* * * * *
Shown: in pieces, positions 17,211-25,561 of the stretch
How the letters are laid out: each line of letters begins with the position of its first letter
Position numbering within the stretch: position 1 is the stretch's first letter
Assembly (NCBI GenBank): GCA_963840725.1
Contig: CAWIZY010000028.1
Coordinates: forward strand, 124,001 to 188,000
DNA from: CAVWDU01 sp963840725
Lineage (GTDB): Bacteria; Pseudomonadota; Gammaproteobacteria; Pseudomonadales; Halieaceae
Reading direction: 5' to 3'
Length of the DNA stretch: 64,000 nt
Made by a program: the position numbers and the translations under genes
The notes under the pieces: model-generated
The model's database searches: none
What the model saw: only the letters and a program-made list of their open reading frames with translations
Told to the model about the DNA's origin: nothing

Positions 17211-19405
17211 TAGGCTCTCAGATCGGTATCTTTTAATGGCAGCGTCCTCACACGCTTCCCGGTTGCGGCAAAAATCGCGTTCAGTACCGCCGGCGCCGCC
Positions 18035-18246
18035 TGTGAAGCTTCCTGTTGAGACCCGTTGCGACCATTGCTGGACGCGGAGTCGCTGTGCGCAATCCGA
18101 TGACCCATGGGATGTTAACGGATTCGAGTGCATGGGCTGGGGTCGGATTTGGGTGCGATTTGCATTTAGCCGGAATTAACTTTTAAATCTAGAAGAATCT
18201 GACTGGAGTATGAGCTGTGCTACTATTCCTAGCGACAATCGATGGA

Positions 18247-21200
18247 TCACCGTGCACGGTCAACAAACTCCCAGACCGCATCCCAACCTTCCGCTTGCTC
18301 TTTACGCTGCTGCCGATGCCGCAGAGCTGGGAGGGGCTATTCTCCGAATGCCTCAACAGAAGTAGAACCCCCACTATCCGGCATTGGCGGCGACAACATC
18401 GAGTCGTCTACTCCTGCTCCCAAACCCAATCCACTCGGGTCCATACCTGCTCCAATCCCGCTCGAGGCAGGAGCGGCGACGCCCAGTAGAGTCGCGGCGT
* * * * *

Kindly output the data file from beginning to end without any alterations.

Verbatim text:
Shown: in pieces, positions 17,211-25,561 of the stretch
How the letters are laid out: each line of letters begins with the position of its first letter
Position numbering within the stretch: position 1 is the stretch's first letter
Assembly (NCBI GenBank): GCA_963840725.1
Contig: CAWIZY010000028.1
Coordinates: forward strand, 124,001 to 188,000
DNA from: CAVWDU01 sp963840725
Lineage (GTDB): Bacteria; Pseudomonadota; Gammaproteobacteria; Pseudomonadales; Halieaceae
Reading direction: 5' to 3'
Length of the DNA stretch: 64,000 nt
Made by a program: the position numbers and the translations under genes
The notes under the pieces: model-generated
The model's database searches: none
What the model saw: only the letters and a program-made list of their open reading frames with translations
Told to the model about the DNA's origin: nothing

Positions 17211-19405
17211 TAGGCTCTCAGATCGGTATCTTTTAATGGCAGCGTCCTCACACGCTTCCCGGTTGCGGCAAAAATCGCGTTCAGTACCGCCGGCGCCGCC
Positions 18035-18246
18035 TGTGAAGCTTCCTGTTGAGACCCGTTGCGACCATTGCTGGACGCGGAGTCGCTGTGCGCAATCCGA
18101 TGACCCATGGGATGTTAACGGATTCGAGTGCATGGGCTGGGGTCGGATTTGGGTGCGATTTGCATTTAGCCGGAATTAACTTTTAAATCTAGAAGAATCT
18201 GACTGGAGTATGAGCTGTGCTACTATTCCTAGCGACAATCGATGGA

Positions 18247-21200
18247 TCACCGTGCACGGTCAACAAACTCCCAGACCGCATCCCAACCTTCCGCTTGCTC
18301 TTTACGCTGCTGCCGATGCCGCAGAGCTGGGAGGGGCTATTCTCCGAATGCCTCAACAGAAGTAGAACCCCCACTATCCGGCATTGGCGGCGACAACATC
18401 GAGTCGTCTACTCCTGCTCCCAAACCCAATCCACTCGGGTCCATACCTGCTCCAATCCCGCTCGAGGCAGGAGCGGCGACGCCCAGTAGAGTCGCGGCGT